Genius Sleep Apnea Diagnosis Shirt Prototyped On A MakerBot

Posted by on Friday, September 7, 2012 in Uncategorized

Every now and then we hear a story from our users that really inspires us. I’ve shared a few of them (here, here, here, here, here, here…), and many of you readers supply the rest. Here’s another great one to file under MakerBots and Entrepreneurship.

In a senior design course at MIT, Pablo Bello, Carson Darling, and Thomas Lipoma were matched with a neurologist at Massachusetts General Hospital who works with sleep disorders. Dr. Matt Bianchi told the group that the general way of diagnosing sleep apnea just wasn’t cutting it. After all, who can sleep in a strange place with 30 or more sensors attached to their body? Like they say in infomercials, there’s got to be a better way. There is, and it turns out a MakerBot helped make it happen.

The guys tackled the problem for the class and started a company, now called Rest Devices, right after graduating in June, 2011. From the beginning, they wanted to create a device for insomnia and apnea diagnosis that was “so easy your grandmother could use it.” We think they nailed it. This is the Sleep Shirt.


The magic in the shirt owes a lot to the thin-film respiration monitors that the Rest Devices team developed.

As a person breathes, the shirt stretches and we measure the tiny change of stretch in the shirt. Our design is completely on the outside of the shirt so there is no electrical contact to the body or exposed leads. As a result, it’s incredibly easy to use. Just put the shirt on, snap the data recorder in, and you can go to sleep.

Easy peasy. And here’s where the MakerBot came in. I asked Thomas why Rest Devices bought a MakerBot. Here’s his answer, and you can hear a similar answer in the video above.

When we started to seriously design the original consumer device for trials, we wanted something more polished. We essentially had 3 options: carefully modify existing cases to fit our components, pay a prototype injection mold house to make cases for us, or make our own. Looking at the cost and pros/cons of each, we decided to go with a MakerBot because it allowed us to make cases of a high enough quality for what we needed, but also allowed the cases to be custom made to the electronics we had.

Thomas Lipoma holding a prototype of the Sleep Shirt by Rest Devices. The casings for the electronic components of the Sleep Shirt were prototyped on a MakerBot Thing-O-Matic.

These guys had never used a 3D printer before but had some rapid and awesome success with their Thing-O-Matic. We’ve gotten a chance to look at the Sleep Shirt in-house and have been amazed how well crafted it is and how well all the MakerBotted components fit together.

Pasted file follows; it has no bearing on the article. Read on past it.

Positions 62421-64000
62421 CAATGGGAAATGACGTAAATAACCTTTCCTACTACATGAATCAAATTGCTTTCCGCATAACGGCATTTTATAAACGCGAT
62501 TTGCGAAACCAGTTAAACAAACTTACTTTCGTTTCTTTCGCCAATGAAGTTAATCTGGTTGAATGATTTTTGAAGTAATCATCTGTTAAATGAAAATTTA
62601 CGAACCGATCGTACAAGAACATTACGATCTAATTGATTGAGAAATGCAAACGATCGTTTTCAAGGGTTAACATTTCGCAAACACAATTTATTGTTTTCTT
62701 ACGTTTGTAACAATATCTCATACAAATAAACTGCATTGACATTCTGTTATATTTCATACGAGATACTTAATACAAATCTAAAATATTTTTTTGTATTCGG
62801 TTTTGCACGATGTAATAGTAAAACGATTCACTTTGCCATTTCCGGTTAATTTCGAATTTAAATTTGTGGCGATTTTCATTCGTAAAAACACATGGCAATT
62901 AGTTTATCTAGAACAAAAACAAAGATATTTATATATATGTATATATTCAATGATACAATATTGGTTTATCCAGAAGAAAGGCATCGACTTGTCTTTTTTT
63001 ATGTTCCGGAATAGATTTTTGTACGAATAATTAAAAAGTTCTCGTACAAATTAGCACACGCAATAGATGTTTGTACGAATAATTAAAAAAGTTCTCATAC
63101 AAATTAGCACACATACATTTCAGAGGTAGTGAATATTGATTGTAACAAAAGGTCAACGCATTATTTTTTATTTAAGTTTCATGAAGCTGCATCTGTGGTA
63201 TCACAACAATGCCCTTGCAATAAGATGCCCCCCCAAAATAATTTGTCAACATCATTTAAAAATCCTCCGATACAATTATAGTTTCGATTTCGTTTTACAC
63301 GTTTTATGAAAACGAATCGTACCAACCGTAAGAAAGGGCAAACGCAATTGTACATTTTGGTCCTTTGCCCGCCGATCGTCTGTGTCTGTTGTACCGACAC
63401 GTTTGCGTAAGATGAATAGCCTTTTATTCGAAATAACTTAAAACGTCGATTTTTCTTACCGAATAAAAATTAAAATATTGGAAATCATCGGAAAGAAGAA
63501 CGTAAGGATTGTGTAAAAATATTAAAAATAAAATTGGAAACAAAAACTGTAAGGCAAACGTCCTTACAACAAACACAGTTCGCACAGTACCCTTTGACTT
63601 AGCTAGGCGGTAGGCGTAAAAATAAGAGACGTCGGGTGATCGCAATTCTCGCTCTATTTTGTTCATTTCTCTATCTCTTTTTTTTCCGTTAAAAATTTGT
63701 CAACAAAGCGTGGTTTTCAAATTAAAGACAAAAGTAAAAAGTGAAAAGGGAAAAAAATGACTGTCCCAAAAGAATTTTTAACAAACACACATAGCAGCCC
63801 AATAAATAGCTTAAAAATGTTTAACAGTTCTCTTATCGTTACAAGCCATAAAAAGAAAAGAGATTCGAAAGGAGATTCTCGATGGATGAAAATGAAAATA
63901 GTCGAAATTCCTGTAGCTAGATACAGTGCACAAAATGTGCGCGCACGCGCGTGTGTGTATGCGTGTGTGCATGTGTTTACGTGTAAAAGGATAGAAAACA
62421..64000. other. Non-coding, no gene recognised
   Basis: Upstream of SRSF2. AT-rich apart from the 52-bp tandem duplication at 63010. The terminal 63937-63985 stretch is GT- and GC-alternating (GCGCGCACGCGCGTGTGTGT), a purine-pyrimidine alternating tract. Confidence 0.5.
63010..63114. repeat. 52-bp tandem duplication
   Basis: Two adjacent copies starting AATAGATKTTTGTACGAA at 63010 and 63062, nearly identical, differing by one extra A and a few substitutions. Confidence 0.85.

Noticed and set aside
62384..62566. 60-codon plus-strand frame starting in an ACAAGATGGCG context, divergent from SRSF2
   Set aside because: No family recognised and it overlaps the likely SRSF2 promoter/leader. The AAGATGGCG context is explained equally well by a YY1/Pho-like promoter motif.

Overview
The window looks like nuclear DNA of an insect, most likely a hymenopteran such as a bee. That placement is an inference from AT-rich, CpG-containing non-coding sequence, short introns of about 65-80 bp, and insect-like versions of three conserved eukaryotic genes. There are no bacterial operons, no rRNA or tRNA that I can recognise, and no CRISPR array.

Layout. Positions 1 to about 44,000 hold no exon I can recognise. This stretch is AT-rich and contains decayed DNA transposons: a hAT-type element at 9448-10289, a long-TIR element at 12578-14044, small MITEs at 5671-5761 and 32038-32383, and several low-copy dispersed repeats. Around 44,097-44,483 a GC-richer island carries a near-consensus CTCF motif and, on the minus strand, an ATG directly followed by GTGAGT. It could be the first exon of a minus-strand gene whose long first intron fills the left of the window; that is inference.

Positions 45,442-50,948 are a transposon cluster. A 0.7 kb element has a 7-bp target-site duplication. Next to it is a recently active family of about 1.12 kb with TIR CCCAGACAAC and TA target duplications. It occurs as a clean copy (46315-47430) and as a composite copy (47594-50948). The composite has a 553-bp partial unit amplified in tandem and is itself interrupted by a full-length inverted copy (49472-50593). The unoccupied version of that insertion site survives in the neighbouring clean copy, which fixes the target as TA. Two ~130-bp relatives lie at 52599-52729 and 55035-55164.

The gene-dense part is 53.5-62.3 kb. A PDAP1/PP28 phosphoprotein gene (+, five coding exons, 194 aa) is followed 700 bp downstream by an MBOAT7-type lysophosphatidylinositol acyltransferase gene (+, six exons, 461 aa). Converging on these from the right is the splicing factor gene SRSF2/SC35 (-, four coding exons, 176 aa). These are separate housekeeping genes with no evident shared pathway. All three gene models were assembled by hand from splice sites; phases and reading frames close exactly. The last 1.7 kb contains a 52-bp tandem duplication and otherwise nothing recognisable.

I’ve been wanting to share this story on the blog for a while now, and when I took a minute to check in on the Rest Devices website recently, I noticed they’ve now launched the Infant Monitor to give anxious new parents some peace of mind.

Fantastic innovation being done on a MakerBot. If you have more stories for us, share them at [email protected].


Tagged with 6 comments

6 Comments so far

  • gladys
    September 23, 2012 at 4:45 pm

    what you are doing is amazing to this senior citizen, but why can’t we buy the shirt?

  • Matt
    October 15, 2012 at 2:58 pm

    No more having to get the gunk out of your hair, no more “in bed by 10, out the door by 6”, no more uncomfortable beds, no more… appointments!

    I’ve had sleep apnea 10 years now.

    This is awesome.

    You go Rest Devices!

  • Diane
    October 16, 2012 at 1:05 am

    I’m confused. I took this to mean that the shirt diagnoses sleep apnea. The responses allude to the fact that they prevent it and/or help in some way??? Am I missing something?

  • Jim Eubanks, R.Ph.
    October 18, 2012 at 3:37 pm

    I’d also like to be able to buy the shirt. It would be great for confirming that my CPAP pressure remained correct between sleep studies, and when I change masks.

    It would also be far cheaper than sleep studies, and avoid the problems mentioned above by Matt. I also hate sleep labs for the uncomfortable beds, difficult sleep schedule for the unfamiliar location, distant location from home, and yes, the hair gunk.

    Of course, I’d take at least a 2XL.

    I’ve printed a copy of this article for my next visit with my Pulmonologist.

  • Andrew Charles
    July 28, 2013 at 1:03 am

    It would be great if this shirt was available as an accessory to CPAP devices, with a wireless connection for feedback between the shirt and CPAP machine for continuous adjustment.

  • Wing Wong
    February 8, 2014 at 11:16 pm

    Looks like it just measures respiration. Ie, the chest and abdominal belt. Does not measure muscle activity, eye rem movements, or brain activity. No oximeter either.

    The issue with this kind of design would be the variability of conductance in the conductive membrane on the shirt. Also, during the sleep studies, all sensors are checked with a series of actions and movements to confirm baseline readings.

    Doubtful this shirt will fisplace the sleep studies. What it will probably be good for will be workout settinggs to measure your breathing and heart rate during a workout. Though with ir cameras like the xbox one has.. That can be non-contact already without a custom shirt.


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